- Automated inspection
- Optical character recognition
- Identifying defects
- Identifying colors
- Motion detection
- Identifying patterns
- Quality assurance
- Guided movement (automated guided vehicles, or AGVs)
- Self-driving automobiles
- Reading bar codes and QR codes
- Dark factories
As machine vision usage increases, the cost of implementing such solutions comes down, and new applications are identified. For instance, machine vision can be used in conjunction with IIoT.
Human security is used to patrol the grounds of various institutions. However, a common problem is the fatigue experienced by such personnel while performing duties at odd hours. Machine vision with IIoT can help.
Closed-circuit television (CCTV) feed of the secured premises can be hooked with machine vision algorithms. The algorithm will constantly monitor the feed for anomalous activities. Once intruders or other anomalous activities are detected, the system can trigger an alarm for human guards to check.
It can also automatically execute security protocols like electrifying the fence, deploying spikes at exit points, alerting police, etc. All the communication will happen over the network between internet-enabled devices to execute any protocol.
Chemical plants are dangerous for human employees to work in. It would be beneficial if the processes can be automated. Take, for example, a process in a chemical plant that requires the material to come to a boil before the heat is turned off. Without machine vision, a human technician has to wait and observe the process.
Figure 4. A chemical plant vent stack and boiler.
With machine vision, a camera can focus on the solution, and a neural network trained to detect boils can detect if the mixture has started boiling. Once the algorithm detects boil in the solution, it can trigger a flag. This is sent to the central computing system over the network. The system is designed so that the receipt of this signal will trigger the mechanism to turn off the heat.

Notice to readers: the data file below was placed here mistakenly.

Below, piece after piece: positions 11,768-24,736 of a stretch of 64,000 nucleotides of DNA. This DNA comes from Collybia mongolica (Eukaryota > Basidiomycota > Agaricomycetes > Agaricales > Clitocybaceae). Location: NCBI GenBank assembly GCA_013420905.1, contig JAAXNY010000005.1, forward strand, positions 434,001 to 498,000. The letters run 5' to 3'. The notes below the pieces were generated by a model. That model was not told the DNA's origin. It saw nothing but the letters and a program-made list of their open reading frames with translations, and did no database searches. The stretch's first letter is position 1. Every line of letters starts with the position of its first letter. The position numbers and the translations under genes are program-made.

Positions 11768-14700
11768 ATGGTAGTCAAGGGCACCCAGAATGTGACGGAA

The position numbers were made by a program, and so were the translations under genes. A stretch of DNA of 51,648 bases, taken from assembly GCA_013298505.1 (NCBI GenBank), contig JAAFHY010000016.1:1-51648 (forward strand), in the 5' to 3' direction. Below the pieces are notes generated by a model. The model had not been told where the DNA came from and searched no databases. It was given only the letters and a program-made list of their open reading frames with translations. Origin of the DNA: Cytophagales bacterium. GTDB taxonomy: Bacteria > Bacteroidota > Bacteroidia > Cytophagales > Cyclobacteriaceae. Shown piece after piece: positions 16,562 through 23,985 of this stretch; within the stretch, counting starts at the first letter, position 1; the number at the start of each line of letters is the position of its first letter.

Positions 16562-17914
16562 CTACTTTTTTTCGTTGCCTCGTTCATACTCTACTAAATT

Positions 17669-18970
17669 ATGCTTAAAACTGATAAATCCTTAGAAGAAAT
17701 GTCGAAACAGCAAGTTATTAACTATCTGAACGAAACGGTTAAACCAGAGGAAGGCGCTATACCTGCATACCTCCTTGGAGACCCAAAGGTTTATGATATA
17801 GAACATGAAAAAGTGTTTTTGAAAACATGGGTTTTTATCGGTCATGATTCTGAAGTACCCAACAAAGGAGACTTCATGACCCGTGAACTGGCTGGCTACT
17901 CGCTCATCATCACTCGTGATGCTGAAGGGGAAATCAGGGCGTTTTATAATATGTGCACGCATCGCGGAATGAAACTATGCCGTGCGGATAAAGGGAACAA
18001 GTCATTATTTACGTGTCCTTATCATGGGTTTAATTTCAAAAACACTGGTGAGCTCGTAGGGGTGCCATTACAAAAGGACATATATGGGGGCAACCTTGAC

In such a scenario, a human does not have to be in the plant inhaling the chemical fumes to monitor the process. Machine vision and IIoT can automate the complete process. In this particular example, infrared or other temperature detecting sensors can also be used to detect a boiling mixture.
Dark factories, as a concept, are the extension of utilizing machine vision, automation, and IIoT capabilities to the fullest extent. A dark factory is a manufacturing facility where no human operator is required to run or monitor factory operations. In essence, the factory need not have lights, and hence, can operate in the dark.
From raw material delivery to packing, the final product will be completely automated. Raw materials will be picked and sorted with forklifts and robotic arms aided with machine vision. Robotic hands assembling various parts will use machine vision to identify where each part goes. AGVs, which use machine vision to navigate, handle the transportation of materials within the factory.
Finished products are inspected and tested with robots coupled with machine vision capability. Sorting defective products and packing finished products also uses machine vision.
Applications such as dark factories and chemical processes, to name a few, can benefit from machine vision. Its algorithms can keep personnel safe, processes safe, and enhance efficiency. What types of applications do you use machine vision for on your shop floor?